No, Romney’s 47 Percent Slam Wasn’t a Pander

By
Fuggedaboutit.

One reply to Mitt Romney’s horrifying comments about his plan to ignore the half of America he imagines to be self-interested freeloaders is that it didn’t necessarily reflect the true Romney, who may simply have been pandering to his donors. Now, obviously you can never be certain what a person is actually thinking. But this comment seems overwhelmingly likely to represent the true beliefs of Mitt Romney.

First, in general, a candidate’s statements behind closed doors to people who already support him are more likely to reflect his true beliefs than public statements designed to appeal to those who don’t share his beliefs. Second, Romney does pander a lot, but the thing is that he’s absolutely terrible at it. His lies are obvious, which makes the moments when he says something he seems to genuinely take to heart strikingly different. His comments about the 47 percent were notable for their apparent genuineness.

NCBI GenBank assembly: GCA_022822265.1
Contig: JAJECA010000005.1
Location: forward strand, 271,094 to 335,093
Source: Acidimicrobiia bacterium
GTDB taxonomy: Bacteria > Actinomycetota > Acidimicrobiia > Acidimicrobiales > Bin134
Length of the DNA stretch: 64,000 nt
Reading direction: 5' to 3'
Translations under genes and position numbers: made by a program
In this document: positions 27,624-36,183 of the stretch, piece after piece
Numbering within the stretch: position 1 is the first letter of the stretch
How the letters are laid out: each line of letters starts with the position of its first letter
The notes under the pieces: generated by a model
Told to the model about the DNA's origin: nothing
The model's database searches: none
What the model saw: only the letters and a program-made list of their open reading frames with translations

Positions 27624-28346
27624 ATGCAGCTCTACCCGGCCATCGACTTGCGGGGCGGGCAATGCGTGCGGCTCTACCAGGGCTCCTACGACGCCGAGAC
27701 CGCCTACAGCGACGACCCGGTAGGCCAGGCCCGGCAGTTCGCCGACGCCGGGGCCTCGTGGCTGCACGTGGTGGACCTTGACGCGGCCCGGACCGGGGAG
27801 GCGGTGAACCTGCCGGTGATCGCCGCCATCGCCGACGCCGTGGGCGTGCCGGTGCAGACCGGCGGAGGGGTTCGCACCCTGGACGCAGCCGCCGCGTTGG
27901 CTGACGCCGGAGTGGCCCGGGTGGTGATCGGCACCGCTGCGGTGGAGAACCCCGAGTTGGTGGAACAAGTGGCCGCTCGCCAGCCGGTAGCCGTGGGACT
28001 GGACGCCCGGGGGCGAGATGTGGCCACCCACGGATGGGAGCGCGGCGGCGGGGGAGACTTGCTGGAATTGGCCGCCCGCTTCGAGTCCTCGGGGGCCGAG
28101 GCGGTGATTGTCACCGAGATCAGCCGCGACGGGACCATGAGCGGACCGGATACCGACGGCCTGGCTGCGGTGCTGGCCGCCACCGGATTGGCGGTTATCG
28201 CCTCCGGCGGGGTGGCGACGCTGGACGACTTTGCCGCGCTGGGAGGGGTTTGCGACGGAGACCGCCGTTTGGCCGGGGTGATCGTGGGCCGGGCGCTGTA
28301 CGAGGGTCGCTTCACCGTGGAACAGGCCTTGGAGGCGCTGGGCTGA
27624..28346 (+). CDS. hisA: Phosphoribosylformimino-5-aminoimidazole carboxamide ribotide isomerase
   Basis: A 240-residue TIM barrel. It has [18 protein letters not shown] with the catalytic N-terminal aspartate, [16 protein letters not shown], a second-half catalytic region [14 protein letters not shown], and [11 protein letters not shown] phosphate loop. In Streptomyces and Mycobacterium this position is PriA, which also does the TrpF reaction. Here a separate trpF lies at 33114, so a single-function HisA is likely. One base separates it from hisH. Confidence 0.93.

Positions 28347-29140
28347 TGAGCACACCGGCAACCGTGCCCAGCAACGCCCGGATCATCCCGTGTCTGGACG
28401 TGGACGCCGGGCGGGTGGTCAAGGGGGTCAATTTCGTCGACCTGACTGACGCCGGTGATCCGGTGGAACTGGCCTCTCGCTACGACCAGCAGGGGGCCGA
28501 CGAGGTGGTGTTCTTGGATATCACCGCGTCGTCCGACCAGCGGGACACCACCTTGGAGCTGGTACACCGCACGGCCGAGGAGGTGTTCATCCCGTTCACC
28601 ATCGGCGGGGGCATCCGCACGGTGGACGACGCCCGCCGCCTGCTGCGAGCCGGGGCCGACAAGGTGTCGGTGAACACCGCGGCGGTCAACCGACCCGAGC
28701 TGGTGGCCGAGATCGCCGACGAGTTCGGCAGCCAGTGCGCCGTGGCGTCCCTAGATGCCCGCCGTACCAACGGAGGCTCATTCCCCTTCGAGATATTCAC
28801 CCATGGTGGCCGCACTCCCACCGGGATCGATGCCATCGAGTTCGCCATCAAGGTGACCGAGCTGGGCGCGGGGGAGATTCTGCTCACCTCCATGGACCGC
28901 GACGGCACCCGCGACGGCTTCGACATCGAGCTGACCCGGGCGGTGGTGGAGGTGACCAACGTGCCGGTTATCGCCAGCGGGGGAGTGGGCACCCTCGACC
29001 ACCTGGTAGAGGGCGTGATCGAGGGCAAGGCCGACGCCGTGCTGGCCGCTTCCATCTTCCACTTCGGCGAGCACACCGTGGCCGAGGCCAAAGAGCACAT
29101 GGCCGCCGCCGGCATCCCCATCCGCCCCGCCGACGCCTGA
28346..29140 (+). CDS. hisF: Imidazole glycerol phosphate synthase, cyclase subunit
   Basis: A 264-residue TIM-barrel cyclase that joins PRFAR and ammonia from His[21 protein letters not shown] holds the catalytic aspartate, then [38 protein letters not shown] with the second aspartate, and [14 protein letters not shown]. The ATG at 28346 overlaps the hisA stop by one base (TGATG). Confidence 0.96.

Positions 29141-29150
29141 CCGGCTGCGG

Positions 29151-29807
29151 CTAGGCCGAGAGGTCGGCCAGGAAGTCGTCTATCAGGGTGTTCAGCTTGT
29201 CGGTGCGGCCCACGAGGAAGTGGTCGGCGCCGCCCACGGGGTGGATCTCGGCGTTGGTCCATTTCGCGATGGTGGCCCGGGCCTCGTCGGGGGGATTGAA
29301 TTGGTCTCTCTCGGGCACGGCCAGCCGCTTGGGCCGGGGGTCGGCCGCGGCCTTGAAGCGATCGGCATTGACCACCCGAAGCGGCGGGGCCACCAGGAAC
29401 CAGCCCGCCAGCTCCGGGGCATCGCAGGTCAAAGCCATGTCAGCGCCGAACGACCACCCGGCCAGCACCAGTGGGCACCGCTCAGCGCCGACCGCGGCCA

And then there’s the context itself. Was Romney just trying to suck up to his donors? That would be plausible if they were itching to see him slap around the poor and sick. But the question to which he responded, per the full video released today, was actually quite different:

For the past three years, all that everybody has been told is "don’t worry, we’ll take care of you." How we gonna to do it, in two months before the elections, to convince everybody you’ve got to take care of yourself?

The donor wasn’t asking Romney to dismiss the looters and moochers. He was asking Romney how he could sell them on self-reliance. And Romney’s answer, incredibly, was this: I can’t! It’s hopeless!

Romney had a full range of possible replies available here. He could have talked up his plan to repeal Obamacare, deficits, job creators, Reagan, opportunity, people let down by the Obama economy, what have you. I’ve heard Republicans address this point any number of times, and they always say something about how their message of freedom will resonate everywhere. Instead, what he offered up was a bracing confession that the thing the donor wants him to do is impossible, an anti-pander.